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Posts Tagged ‘legislation’

Where’s The Money For “X”? Jesse Jackson Has the Answer: Cut the Defense Budget!

June 16, 2019 Leave a comment

Jesse Jackson’s recent Common Dreams op ed article offers the solution to the never-ending questions about lowering costs for college, funding Universal Pre-K, providing more resources for urban and rural districts whose tax bases have eroded, and upgrading our infrastructure. The title of the article, “Bring the Troops Home and Send More Kids to College“, gives the solution.

While Mr. Jackson’s article is narrower in scope than the list of needs in the opening paragraph of this post— he’s focussing on cuts to Pell grants that help low income students attend colleges— the fact is that defense spending is increasing while the costs for the safety net services are decreasing… and as I am writing this post it appears that President Trump’s cabinet members are ginning up a need for us to send troops (and, consequently even MORE money) to Iran.

I we REALLY want to make our nation stronger and our economy more vibrant, we need to pay workers more and provide an equitable opportunity for students of all backgrounds to make their lives better. Increasing spending on defense is not the best way to accomplish that.

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Pennsylvania’s Charter Law Overreach FINALLY Gets Charter Scams on National Radar

June 14, 2019 Leave a comment

The original idea of charter schools, the one conditionally proposed by Albert Shanker who has undoubtedly turned over several times in his grave when his name is invoked by privatizers, was to allow public school teachers to create alternative programs within the context of the existing governance structure of public education law. The schools would use public funds to operate their schools, but the funds would flow through public schools boards governed in conformance with existing legislation.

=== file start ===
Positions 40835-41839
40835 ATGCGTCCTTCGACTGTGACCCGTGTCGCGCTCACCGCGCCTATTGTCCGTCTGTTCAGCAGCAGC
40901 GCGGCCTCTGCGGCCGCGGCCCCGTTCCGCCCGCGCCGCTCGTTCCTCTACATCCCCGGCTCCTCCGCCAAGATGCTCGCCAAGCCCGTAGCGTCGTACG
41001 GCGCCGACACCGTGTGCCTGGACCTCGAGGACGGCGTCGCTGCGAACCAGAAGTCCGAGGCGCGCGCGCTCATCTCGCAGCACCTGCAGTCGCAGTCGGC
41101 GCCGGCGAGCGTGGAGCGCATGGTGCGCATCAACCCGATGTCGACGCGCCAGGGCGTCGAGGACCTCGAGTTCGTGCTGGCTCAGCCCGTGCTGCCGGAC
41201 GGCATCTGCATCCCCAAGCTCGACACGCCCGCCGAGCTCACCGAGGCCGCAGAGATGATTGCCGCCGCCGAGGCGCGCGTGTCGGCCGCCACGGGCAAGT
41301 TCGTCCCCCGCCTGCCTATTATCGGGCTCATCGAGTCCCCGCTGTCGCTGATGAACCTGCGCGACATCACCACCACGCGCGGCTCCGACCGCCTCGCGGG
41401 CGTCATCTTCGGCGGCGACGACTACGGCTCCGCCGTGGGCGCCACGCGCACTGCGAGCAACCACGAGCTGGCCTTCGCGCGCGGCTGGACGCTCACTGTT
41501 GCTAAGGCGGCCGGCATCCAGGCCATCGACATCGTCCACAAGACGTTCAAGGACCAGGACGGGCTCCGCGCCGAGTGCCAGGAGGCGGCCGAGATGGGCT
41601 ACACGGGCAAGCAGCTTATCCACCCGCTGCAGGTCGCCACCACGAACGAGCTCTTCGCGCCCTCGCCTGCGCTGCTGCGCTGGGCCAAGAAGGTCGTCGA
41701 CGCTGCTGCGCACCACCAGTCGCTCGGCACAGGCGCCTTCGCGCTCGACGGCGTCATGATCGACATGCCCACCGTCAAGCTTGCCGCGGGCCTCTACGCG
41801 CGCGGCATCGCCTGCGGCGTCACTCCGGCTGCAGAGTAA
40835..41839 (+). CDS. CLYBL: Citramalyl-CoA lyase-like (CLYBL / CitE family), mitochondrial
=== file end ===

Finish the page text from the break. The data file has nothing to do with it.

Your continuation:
Those who viewed “government regulations” and “union red tape” as the primary problems in public education, and especially members of that subset who also saw an opportunity to make a great profit with a small investment, began beating the drum for charter schools and helped enact NCLB, the biggest door-opener for their business model since it called for the creation of choices for parents who attend “failing” public schools.

No state did more to open the door to profiteers than Pennsylvania and, as Jeff Bryant writes in Common Dreams, no state has more scammers in the “virtual school” market. Mr. Bryant carefully researches his articles and does an excellent job of describing exactly how the profiteers passed seemingly innocuous legislation that enabled Pennsylvania charter schools to now collect “…over $1.8 billion annually and account for over 25 percent of the state’s basic education funding.” Like all state funding formulas, Pennsylvania’s is opaque… but with the help of fellow blogger Mark Weber (aka Jersey Jazzman) he describes the way current laws siphon money away from public schools who must education every child to charters who can exclude, say, special education students that public schools must education.